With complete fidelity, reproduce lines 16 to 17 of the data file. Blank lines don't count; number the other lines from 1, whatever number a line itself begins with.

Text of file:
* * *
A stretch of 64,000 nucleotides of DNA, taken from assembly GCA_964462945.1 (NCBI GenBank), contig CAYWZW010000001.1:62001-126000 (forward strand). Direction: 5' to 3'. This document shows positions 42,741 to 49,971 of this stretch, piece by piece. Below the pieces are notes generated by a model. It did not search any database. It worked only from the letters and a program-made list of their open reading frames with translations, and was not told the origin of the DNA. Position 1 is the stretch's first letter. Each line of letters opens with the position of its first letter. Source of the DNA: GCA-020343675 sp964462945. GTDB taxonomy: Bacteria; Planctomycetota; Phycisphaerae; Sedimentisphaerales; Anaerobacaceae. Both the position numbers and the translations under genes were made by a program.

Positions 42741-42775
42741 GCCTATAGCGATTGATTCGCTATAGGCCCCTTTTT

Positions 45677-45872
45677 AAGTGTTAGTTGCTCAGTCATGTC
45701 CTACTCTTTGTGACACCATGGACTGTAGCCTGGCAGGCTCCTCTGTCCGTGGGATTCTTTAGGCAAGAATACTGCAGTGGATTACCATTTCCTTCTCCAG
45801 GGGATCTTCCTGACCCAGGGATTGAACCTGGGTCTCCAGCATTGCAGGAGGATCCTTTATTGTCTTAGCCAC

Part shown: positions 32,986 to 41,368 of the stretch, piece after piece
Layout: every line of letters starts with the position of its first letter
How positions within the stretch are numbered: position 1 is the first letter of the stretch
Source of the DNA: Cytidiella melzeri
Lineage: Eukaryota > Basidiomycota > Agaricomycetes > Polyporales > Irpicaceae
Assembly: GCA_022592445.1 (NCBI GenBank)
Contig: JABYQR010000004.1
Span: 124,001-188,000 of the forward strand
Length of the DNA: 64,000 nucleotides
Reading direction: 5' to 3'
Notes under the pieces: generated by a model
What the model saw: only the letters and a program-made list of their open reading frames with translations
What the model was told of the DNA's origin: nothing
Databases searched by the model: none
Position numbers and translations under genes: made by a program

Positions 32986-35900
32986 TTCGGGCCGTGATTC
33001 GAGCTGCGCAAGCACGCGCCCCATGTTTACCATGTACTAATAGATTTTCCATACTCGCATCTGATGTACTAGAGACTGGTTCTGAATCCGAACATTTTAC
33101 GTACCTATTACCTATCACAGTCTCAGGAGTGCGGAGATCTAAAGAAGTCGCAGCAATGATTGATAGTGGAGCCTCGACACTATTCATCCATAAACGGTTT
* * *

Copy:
Length of the DNA: 64,000 nucleotides
Reading direction: 5' to 3'